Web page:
Winter is just around the corner, and though this is great news if you are an avid skier or pond hockey player, for most of us winter also means getting up early to shovel snow from our walkways and cars before starting our drive to work or school. It's hard to imagine that during these long, dark days of winter, anyone is thinking about the impact winter weather has on the quality of our lakes and streams. However, once you have had a chance to thaw out from your latest winter activity, consider that all the snow and ice you've been enjoying, or just plain coping with, will eventually melt and drain directly to our streams and rivers. Snow, just like rain, has the ability to accumulate and transport pollutants to our local water resources. Stormwater runoff can cause water contamination and blockages which may lead to flooding.
Be Careful What Goes Down Your Storm Drains
The following items should not be dumped into storm drains:
- Car wash soaps
- Excess salt from deicing
- Household and automobile hazardous waste, including paint, oil, batteries or other toxic materials
- Leaves, grass clippings, and other yard waste
- Pet waste
Environmentally Friendly Snow Removal
Excess salt and other deicing chemicals can harm aquatic life in our streams and impact drinking water supplies. This winter, you can help by following these environmentally friendly snow removal practices:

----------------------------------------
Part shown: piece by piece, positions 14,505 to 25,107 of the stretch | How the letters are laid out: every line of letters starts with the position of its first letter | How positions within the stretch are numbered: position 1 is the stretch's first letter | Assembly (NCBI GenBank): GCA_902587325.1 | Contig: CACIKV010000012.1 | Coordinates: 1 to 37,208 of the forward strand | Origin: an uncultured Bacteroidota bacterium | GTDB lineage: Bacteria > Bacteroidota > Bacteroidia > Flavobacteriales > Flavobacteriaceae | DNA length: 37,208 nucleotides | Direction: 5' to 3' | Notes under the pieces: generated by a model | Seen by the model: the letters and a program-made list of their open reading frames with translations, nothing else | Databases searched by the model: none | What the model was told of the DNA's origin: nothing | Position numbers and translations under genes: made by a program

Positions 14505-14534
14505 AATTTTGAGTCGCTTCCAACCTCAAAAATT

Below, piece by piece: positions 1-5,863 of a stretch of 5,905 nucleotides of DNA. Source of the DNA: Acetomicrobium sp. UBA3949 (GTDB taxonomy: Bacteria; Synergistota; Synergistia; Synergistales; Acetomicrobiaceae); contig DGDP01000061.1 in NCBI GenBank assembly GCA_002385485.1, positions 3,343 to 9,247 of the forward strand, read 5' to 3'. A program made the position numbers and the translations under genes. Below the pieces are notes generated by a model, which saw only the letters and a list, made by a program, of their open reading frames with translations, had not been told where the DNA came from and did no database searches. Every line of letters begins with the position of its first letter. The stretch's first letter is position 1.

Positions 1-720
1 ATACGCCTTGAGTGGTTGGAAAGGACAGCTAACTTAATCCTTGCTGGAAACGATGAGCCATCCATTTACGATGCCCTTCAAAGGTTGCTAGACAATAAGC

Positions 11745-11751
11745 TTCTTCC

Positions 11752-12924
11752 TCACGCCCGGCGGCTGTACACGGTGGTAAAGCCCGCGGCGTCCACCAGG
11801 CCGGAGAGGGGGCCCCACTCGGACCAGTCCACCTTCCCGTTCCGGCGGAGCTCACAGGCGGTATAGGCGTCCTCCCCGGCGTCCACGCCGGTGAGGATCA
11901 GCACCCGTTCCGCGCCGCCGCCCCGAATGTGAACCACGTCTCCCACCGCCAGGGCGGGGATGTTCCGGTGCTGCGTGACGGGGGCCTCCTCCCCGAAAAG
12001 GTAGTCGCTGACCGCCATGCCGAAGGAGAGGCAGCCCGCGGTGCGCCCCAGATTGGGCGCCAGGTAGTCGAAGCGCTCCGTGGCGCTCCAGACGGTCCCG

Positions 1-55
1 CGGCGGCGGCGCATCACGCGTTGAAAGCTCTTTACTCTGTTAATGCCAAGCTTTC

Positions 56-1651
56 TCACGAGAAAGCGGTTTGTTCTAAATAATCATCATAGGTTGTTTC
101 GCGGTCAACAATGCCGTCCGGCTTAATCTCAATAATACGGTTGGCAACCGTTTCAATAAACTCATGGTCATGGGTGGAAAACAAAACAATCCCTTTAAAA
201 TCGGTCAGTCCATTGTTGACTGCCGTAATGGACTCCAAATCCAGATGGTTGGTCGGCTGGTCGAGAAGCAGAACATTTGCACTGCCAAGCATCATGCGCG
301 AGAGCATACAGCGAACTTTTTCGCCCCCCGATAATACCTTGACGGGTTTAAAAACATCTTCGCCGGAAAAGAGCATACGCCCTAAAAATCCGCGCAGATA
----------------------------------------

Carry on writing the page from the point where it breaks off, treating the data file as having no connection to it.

- Shovel snow before it turns to ice to limit the need for deicing chemicals like rock salt.
- Shovel snow onto permeable surfaces, including gently sloping and level landscape and grassy areas, so that as the snow melts it will soak into the ground, rather than flow directly into a nearby storm drain or stream.
If you must use deicing chemicals, follow these suggestions:
- Consider using salt substitutes that are less harmful to the environment and to concrete walkways, including Calcium Chloride, Calcium Magnesium Acetate, cat litter, and beet juice.
- Control application of chemical deicers. A little goes a long way, so avoid applying too much.
- Limit chemical applications near environmentally sensitive areas, such as drinking water wells.
Report a Violation
If you see someone dumping any of the above materials down a storm drain, or know of a site that seems to be a problem, call City Engineer Steve Farst at 614-836-5301 to report a potential violation.
Remember that everything washed or thrown into a storm drain flows directly to our streams and rivers. Help protect out local water resources. Ensure that only stormwater is entering our storm system, and become part of the stormwater pollution solution in your neighborhood!
To learn more about where to properly dispose of household hazardous waste like paints, solvents, and batteries, contact the Solid Waste Authority of Central Ohio (SWACO) at 614-871-5100.